2015 Award Season: BSFA and Kitschies Shortlists
The 2015 SFF Award season has kicked off in earnest with the shortlists of the British Science Fiction Award and the Kitschies, joining the Philip K. Dick Award. All are lightly predictive of the Nebula and Hugo, with the lists usually overlapping by one or two nominees each (winning a BSFA or Kitshie is less predictive).
Each SFF award has different rules, biases, histories, and tastes. Since both the BSFA and Kitschies are British awards, they tend to lean in a British direction; both lean heavily towards SF instead of fantasy. To predict the Hugos and Nebulas, we’re looking for multiple nominations running up through Hugo and Nebula season. So where are we at today?
The BSFA first. The BSFA is a fan-voted award by the members of the British Science Fiction Award:
The BSFA awards are presented annually by the British Science Fiction Association, based on a vote of BSFA members and – in recent years – members of the British national science fiction convention Eastercon. They are fan awards that not only seek to honour the most worthy examples in each category, but to promote the genre of science fiction, and get people reading, talking about and enjoying all that contemporary science fiction has to offer.
BSFA Best Novel:
Nina Allan, for The Race, published by Newcon Press
Frances Hardinge, for Cuckoo Song, published by Macmillan
Dave Hutchinson, for Europe in Autumn, published by Solaris
Simon Ings, for Wolves, published by Gollancz
Anne Leckie, for Ancillary Sword, published by Orbit
Claire North, for The First Fifteen Lives of Harry August, published by Orbit
Nnedi Okorafor, for Lagoon, published by Hodder
Neil Williamson, for The Moon King, published by Newcon Press
That short-list follows the BSFA traditions: a heaping slice of British-focused SF with a few American novels sprinkled in. Allan, Hutchinson, Ings, and the Okorafor have been very popular in the UK critical scene, and none of them have crossed over to the US. Expect that to be a theme in this year’s awards. While the internet is bringing the global SFF scene closer together than ever, publishing has yet to catch up. I’m looking at a BSFA short list where half of the books are either unavailable in the US or were published here with minimal promotion (such as Europe in Autumn or The Race). The Lagoon would be a strong Nebula candidate if it had received any kind of American release. Now, it’s going to get buried (in the US at least) behind Okorafor’s 2015 release of The Book of Phoenix.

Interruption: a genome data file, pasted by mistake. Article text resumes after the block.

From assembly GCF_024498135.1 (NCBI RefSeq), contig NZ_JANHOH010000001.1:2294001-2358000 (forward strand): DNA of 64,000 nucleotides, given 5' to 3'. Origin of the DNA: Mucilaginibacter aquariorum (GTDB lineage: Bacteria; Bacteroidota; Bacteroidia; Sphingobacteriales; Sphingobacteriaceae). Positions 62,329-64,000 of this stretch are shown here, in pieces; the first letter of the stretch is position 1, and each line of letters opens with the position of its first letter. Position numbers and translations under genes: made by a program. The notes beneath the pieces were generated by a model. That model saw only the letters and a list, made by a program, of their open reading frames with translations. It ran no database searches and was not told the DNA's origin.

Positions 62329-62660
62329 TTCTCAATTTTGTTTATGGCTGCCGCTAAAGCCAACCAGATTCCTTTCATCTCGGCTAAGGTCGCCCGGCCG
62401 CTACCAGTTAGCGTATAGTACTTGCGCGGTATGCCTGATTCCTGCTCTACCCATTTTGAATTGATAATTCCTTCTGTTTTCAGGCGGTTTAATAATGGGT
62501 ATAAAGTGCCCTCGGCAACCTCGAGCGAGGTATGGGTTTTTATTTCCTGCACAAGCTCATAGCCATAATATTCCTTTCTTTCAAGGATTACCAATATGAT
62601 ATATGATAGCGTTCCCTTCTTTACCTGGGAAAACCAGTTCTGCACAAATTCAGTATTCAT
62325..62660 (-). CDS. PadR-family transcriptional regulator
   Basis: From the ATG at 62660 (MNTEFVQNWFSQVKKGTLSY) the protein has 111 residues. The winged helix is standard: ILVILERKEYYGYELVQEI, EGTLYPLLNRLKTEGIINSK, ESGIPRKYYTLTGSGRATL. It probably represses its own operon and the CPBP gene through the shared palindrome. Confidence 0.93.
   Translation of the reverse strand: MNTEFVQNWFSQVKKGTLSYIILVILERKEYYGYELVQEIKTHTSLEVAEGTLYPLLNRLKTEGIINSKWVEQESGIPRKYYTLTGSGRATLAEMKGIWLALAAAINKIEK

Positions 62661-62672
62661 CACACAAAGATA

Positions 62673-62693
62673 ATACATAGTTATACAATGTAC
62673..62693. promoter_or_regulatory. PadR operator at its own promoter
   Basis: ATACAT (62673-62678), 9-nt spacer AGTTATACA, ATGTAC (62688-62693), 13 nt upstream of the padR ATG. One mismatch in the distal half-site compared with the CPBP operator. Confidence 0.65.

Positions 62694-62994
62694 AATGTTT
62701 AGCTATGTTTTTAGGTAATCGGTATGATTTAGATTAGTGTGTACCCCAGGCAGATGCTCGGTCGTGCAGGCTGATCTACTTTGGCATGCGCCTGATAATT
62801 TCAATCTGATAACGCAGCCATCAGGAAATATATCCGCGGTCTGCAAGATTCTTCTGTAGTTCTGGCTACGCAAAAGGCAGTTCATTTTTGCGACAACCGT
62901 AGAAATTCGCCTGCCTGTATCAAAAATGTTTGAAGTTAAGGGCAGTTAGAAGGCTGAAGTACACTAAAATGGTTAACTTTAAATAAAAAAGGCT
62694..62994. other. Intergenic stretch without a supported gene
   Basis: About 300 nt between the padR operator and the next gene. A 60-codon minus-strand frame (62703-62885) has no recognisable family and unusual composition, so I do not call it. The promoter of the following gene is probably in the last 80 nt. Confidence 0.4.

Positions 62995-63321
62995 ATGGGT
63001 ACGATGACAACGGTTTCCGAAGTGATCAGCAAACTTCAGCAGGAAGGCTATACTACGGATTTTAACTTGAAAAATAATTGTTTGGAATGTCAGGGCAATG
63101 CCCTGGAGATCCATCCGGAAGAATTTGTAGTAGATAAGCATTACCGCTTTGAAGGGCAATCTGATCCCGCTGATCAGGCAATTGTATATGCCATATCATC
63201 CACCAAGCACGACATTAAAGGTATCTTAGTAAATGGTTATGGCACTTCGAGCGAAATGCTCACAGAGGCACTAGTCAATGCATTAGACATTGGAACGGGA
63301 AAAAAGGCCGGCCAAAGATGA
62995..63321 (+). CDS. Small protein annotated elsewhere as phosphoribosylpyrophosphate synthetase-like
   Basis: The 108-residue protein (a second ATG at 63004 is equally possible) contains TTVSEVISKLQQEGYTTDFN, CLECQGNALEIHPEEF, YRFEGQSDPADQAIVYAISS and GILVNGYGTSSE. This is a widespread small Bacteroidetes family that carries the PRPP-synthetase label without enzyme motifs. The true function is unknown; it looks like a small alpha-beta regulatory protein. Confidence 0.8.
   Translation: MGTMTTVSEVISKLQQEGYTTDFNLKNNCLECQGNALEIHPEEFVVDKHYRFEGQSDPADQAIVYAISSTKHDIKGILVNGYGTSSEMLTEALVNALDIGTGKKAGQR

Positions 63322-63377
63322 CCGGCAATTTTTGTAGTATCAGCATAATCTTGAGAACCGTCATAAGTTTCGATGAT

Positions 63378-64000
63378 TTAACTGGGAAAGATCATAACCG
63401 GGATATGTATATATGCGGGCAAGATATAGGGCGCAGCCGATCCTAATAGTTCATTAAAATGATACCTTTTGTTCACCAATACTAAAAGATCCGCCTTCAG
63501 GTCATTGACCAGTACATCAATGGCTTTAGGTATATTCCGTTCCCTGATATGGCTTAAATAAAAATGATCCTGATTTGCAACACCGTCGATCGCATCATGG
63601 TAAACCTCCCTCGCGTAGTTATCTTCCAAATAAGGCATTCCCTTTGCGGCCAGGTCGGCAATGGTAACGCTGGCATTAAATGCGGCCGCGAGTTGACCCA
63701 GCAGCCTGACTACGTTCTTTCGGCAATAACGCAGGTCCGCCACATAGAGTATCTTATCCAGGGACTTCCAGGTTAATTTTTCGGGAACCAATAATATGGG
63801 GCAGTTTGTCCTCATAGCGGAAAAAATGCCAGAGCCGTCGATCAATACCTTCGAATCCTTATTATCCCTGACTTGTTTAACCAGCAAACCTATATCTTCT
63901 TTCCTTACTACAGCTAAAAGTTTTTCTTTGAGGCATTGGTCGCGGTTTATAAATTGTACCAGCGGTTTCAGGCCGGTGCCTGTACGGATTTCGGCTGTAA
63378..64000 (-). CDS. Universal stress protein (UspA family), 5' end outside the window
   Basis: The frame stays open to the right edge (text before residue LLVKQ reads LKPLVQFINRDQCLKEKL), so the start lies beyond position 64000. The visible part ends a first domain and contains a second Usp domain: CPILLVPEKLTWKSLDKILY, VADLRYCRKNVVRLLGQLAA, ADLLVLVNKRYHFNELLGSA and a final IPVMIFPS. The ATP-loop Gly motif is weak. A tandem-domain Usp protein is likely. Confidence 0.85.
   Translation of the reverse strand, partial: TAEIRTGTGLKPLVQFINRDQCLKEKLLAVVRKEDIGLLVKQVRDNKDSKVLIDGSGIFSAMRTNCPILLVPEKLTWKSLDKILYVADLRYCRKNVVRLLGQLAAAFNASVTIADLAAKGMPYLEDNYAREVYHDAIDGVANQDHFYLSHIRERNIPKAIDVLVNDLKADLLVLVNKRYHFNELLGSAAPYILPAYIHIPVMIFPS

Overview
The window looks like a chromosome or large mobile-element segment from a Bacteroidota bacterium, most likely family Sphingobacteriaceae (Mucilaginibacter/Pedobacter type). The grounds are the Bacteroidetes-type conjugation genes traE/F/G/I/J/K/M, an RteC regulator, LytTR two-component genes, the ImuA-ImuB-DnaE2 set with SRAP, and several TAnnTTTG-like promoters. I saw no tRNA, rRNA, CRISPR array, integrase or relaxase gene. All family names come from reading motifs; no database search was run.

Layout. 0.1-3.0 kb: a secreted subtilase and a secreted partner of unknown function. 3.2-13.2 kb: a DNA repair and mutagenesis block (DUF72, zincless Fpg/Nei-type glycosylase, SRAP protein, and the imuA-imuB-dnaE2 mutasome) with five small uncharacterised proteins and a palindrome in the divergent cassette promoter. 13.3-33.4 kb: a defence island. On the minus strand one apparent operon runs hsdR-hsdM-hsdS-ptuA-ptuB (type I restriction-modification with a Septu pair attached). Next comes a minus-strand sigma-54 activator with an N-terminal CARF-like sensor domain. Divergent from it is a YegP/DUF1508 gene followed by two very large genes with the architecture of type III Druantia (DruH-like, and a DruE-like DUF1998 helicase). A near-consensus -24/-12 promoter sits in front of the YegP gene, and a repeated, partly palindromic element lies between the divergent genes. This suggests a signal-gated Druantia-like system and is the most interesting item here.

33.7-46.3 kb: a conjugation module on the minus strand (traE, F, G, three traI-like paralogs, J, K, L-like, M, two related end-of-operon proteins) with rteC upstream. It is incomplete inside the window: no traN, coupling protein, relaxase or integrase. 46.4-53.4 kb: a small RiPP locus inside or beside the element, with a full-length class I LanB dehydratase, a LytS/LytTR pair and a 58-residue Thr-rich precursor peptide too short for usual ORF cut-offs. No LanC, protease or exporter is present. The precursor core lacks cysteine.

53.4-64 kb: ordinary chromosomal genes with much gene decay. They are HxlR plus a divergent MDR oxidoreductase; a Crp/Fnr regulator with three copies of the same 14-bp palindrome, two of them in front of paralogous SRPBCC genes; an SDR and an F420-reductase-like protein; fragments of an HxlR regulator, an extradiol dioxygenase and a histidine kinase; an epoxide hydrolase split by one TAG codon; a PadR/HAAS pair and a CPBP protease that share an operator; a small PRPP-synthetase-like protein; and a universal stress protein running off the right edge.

The Kischies are a smaller, quirkier award that is a juried award (i.e. impossible to predict) based on open nominations. Here’s there description:
The Kitschies reward the year’s most progressive, intelligent and entertaining works that contain elements of the speculative or fantastic. Now in our sixth year, we are proud to be sponsored by Fallen London, the award-winning browser game of a dark and mysterious London, designed by Failbetter Games.
The Kitschies’ 2014 finalists were selected from 198 submissions, from over 40 publishers and imprints. Congratulations to all who made the shortlists, and thanks to everyone who submitted a title for consideration.
Kitschies Novel (Red Tentacle award):
Lagoon, by Nnedi Okorafor (Hodder & Stoughton)
Grasshopper Jungle, by Andrew Smith (Egmont)
The Peripheral, by William Gibson (Viking)
The Way Inn, by Will Wiles (4th Estate)
The Race, by Nina Allen (NewCon Press)
Okorafor and Allan show up again, although Allan’s last name is misspelled. Never a great sign for your chance of winning! The Peripheral is the slightly unexpected choice. If Gibson can grab 2-3 other award nominations this season, his Hugo chances will be greatly improved.
Normally, I’d move Okorafor and Allan up in my Hugo and Nebula predictions as a result of their strong showing here. Without print copies available to an American audience, I don’t think these nominations help their chances. To nominate a book you’ve got to have read it . . .
Niall Harrison over at Strange Horizons—who knows the British SF scene far, far better than I do—has some good analysis of these awards. He mentions that VanderMeer’s Annihilation missed both awards, as it did the PKD. I’m not worried (yet) about VanderMeer’s chances—the BSFA and Kitschies awards have usually been SF focused, and VanderMeer’s book is more of an “inbetween” genres book. I expect VanderMeer’s Nebula nomination to fuel his Hugo chances, just like what happened with Jo Walton’s Among Others a few years ago. A lot of Hugo voters wait until after the Nebula noms come out to nominate, and anything that shows up on the Nebula list usually gets a big Hugo boost. Sofia Samatar almost made last year’s Hugos based on that kind of Nebula updraft.
I expect Okorafor to do very well in the British awards this year. That’s going to kick off quite a conversation about the differences between US and British and world publishing, which should make for some interesting reading.